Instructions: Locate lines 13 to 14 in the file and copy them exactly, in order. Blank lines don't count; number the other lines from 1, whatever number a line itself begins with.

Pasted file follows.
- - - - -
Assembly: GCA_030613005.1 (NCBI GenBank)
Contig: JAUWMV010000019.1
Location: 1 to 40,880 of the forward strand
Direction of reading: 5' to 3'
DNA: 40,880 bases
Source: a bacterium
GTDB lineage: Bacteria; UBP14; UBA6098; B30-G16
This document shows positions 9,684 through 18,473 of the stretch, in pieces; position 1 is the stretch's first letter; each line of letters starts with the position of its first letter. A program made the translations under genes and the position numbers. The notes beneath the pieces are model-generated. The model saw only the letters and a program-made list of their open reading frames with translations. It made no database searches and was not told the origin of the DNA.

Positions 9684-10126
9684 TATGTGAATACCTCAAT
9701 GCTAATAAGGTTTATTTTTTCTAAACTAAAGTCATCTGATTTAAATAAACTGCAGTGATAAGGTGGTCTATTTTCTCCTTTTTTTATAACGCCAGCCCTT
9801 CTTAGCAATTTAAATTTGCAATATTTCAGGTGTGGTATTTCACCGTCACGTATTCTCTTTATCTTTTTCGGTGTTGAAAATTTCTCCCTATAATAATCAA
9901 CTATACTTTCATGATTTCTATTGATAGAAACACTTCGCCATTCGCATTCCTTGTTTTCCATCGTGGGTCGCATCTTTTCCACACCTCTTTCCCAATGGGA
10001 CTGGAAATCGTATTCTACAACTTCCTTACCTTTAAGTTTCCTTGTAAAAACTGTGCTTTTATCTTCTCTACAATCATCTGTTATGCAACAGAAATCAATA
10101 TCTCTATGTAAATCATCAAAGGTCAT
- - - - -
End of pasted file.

9901 CTATACTTTCATGATTTCTATTGATAGAAACACTTCGCCATTCGCATTCCTTGTTTTCCATCGTGGGTCGCATCTTTTCCACACCTCTTTCCCAATGGGA
10001 CTGGAAATCGTATTCTACAACTTCCTTACCTTTAAGTTTCCTTGTAAAAACTGTGCTTTTATCTTCTCTACAATCATCTGTTATGCAACAGAAATCAATA